Meet Your Neighbour: Glenn Smirle

MOREWOOD — There’s a buzz in the air about Smirlholm Farms.

Glenn Smirle and his millions of bees are working in harmony to produce honey that is hard to keep kid’s fingers out of (literally).

So how did the Morewood man go from a dairy farmer to bee keeper? Well that’s an interesting story.

Glenn knew he wanted to be a farmer since he was knee-high and chasing after his grandpa in the fields. The over 300 acres he calls home was purchased back in 1940.

“My grandparents bought the original 100 acres with the barn – which still stands today – and the house for $8,000,” explains Glenn. “They told me at different times that it was a lot of money back then, but they paid for everything within two years.”

His grandparents had four children — three daughters and one son (Bill, Glenn’s dad) — but none of the kids wanted to take over the farm. Bill committed his working life to education, first as a teacher and then principal.

“I grew up right over there,” Glenn notes, pointing to the house a stone’s throw from the farm. “I was at the farm all the time and knew from early on that farming was what I wanted to do with my life.”

He was 15-years-old when his grandpa passed away and a hired man was brought in to keep the farm going until Glenn was old enough to take over. He went off to university and came home in 1991 to get started with the dairy operation, launching a 30-year farming career with no end in sight.

In the fall of 2016, Glenn decided it was time for a change and sold off his 40 head of cattle to start a new venture — apiary management.

“It was a difficult day,” says Glenn, when describing the auction. “I’ve always been good with animals and livestock…I like the crops, but working with the animals is what I love.”

Bees have become a new and growing passion of Glenn’s, since establishing his first hives in 2017.

“Bees are fascinating creatures,” he notes. “Pollinators in general are so important.”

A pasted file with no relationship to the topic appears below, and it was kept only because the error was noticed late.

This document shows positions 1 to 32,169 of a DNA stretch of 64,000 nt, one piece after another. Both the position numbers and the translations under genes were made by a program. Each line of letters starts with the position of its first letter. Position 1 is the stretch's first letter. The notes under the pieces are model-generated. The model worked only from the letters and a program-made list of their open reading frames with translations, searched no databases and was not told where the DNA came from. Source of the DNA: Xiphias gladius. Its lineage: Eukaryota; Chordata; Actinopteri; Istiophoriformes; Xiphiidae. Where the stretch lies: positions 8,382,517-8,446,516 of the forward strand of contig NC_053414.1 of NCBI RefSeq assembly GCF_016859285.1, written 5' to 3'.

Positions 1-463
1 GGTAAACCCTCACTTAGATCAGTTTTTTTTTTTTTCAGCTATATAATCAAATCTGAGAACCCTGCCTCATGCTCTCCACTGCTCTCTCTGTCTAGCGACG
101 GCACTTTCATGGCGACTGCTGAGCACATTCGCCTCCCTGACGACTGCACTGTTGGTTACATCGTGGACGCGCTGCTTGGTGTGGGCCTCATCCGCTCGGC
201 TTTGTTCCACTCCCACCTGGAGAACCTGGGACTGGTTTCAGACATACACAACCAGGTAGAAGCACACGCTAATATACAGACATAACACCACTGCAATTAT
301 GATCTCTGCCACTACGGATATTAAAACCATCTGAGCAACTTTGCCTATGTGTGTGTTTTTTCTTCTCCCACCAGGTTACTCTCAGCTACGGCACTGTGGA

From one hive, he grew his honey business into two bee yards and millions upon millions of honey bees gracing his land with their magical ability to produce food and the sweetest nectar known to man.

“Every day, I am learning more about bees — like how many different types of bees there are in this area,” says Glenn, pointing out a rusty bumblebee on a nearby sunflower.

He explains that bees navigate using the sun and dance to communicate with each other. Glenn also touches on the unique roles that form the social structures of the hive: from the drones who do nothing but mate and eat, to the queen who is the center of the hive’s universe, and the workers who risk their lives to go collect the pollen to make the honey.

“I could watch the bees all day, but I’m too busy working,” he jokes.

Glenn has gone above and beyond to give his bees the best life possible, including planting wildflower plots that are breathtaking in the summer, and lining his fields with sunflowers.

But he isn’t stopping there. Glenn has big plans in the works and hopes people from throughout North Dundas will take the time to come check out the Smirlholm Farms Honey operation.

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